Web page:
The Amazing Medicine Machine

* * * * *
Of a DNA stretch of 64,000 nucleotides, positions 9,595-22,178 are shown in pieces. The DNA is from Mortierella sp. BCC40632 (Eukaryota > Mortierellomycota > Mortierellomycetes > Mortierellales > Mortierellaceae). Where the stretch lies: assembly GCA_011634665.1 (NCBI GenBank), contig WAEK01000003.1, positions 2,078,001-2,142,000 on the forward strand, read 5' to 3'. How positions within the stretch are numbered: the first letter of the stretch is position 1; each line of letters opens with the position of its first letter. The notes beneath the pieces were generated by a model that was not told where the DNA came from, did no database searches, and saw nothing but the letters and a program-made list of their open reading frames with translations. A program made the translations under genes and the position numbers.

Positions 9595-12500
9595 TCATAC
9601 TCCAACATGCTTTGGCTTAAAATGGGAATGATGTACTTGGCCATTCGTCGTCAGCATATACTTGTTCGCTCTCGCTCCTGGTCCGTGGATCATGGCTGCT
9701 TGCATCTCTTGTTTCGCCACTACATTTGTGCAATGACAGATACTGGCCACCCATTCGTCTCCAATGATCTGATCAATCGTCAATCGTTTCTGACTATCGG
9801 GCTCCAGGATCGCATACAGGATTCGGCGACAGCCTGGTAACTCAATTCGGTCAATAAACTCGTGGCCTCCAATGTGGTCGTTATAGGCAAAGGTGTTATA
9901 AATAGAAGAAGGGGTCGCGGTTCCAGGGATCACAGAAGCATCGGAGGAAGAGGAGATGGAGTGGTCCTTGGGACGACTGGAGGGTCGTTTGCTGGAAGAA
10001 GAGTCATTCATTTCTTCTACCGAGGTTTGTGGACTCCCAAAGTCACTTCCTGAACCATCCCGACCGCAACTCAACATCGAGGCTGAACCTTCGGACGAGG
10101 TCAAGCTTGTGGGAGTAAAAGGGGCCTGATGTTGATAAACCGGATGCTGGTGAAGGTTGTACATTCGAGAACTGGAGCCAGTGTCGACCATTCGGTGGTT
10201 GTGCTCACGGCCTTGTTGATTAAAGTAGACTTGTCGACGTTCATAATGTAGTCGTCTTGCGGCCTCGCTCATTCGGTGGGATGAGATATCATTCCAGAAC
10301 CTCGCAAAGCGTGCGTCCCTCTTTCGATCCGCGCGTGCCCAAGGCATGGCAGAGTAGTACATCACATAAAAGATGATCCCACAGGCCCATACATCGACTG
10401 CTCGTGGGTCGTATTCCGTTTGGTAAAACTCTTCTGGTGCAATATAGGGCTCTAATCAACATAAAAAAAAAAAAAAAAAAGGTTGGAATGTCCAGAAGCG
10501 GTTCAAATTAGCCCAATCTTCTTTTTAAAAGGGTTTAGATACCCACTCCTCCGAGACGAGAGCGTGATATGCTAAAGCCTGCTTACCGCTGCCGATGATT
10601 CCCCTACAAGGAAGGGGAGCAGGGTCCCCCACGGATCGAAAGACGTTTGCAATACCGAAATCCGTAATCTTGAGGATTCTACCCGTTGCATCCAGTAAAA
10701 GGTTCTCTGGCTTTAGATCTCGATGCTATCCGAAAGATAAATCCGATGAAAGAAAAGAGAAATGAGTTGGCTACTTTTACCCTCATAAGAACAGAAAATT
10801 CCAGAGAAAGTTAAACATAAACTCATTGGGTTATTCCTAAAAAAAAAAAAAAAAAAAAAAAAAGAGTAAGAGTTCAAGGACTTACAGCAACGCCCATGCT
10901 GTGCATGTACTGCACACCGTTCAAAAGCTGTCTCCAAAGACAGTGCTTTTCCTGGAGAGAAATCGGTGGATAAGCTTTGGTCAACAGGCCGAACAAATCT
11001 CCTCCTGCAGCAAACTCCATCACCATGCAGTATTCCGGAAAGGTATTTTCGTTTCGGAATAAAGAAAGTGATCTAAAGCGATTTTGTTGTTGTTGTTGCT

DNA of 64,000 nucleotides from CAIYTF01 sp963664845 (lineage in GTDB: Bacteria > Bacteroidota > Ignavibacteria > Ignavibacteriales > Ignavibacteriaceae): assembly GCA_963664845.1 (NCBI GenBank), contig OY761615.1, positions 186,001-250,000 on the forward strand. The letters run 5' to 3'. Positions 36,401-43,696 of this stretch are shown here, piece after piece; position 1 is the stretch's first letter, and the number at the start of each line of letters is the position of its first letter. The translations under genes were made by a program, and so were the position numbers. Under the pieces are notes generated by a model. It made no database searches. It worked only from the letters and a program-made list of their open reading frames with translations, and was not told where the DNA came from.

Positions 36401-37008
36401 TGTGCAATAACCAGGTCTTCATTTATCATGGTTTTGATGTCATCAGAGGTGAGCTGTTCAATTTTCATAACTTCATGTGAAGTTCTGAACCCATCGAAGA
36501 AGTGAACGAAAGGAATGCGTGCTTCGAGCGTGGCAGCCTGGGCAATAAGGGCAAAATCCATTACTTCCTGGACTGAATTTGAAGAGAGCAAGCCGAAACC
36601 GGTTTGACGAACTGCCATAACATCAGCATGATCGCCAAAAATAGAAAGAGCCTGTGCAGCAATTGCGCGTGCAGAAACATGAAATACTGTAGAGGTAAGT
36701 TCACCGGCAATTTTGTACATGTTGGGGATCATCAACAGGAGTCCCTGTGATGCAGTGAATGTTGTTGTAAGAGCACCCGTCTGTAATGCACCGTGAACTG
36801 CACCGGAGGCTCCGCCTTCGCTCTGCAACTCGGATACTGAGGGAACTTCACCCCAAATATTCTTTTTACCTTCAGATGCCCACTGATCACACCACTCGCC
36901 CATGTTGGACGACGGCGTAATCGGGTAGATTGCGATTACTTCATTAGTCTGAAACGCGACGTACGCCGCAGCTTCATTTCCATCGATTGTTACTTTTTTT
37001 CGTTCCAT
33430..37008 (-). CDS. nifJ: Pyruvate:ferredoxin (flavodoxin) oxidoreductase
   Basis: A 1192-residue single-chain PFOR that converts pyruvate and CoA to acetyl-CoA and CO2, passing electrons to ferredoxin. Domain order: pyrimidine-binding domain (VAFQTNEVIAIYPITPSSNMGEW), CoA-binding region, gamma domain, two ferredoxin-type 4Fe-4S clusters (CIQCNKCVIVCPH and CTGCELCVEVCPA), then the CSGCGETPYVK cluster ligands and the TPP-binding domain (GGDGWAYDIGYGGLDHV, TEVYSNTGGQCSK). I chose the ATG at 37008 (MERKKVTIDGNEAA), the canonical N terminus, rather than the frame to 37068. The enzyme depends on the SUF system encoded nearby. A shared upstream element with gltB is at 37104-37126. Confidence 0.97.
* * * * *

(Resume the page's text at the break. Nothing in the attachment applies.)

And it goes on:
By Pat King, Wesley Homes Des Moines resident Time to take your medicine…time to take your medicine…time to take your medicine. For Gladys Arneson, the repetitive, automated voice is not an annoyance but a godsend. Sitting on her living room table at Wesley Homes Des Moines is the Philips Lifeline Medication Dispensing Service, a remarkable circular machine about 14 inches in height that makes this announcement and flashes lights. When Gladys hears the voice, she pushes a button. A plastic cup with the exact medicine she needs comes sliding down a chute. The meds slide down at predetermined times. If Gladys wonders if she forgot to take her medication, she checks the lighted panel on the machine. It will tell her the time and date and how soon to expect the next plastic cup. At first, Gladys didn’t want help with her pills. She knew she could remember to take her medication, but Ann Aarhus realized that Gladys was not taking her medications correctly. As a registered nurse for Wesley Homes Home Health, Ann knows it’s not easy to remember when and how much medication to take, especially when more than one prescription is involved each day. Gladys’ daughter, Mary Gibson, saw the machine in a brochure provided by Wesley Homes Home Health and thought it would be perfect for her mother. Ann agreed and ordered it. The machine has taken away the guesswork. Loading the device with the proper doses is done by Arthur Arneson, Gladys’ son. Every week, he opens the machine and uses a set-up board to refill the plastic cups with the exact dosage his mother needs. Then he places each cup back in the machine as the automated-voice instructs. A computer chip runs the program. What happens if Gladys is away from her apartment in The Terrace or is distracted and doesn’t hear the machine? After an hour, the dispenser will dial three pre-determined phone numbers to alert someone (family members, Wesley Homes Home Health, friends, etc.) that Gladys has not taken her medications. The computer will dial each of the phone numbers until it finds someone to take the message. If the power goes out in the building, the battery will kick in for 18 hours. For Gladys, this means no more missed medicine or complications from incorrect medication use; no more doubting if she took her pills, and no more questioning if she might have doubled up. Maybe we all need such a machine! The cost for this convenient, streamlined service for Gladys is just $100 a month. She gets to live independently at home with a much reduced risk of an unplanned hospital or doctor visit. Plus, Gladys’ family has confidence and peace of mind.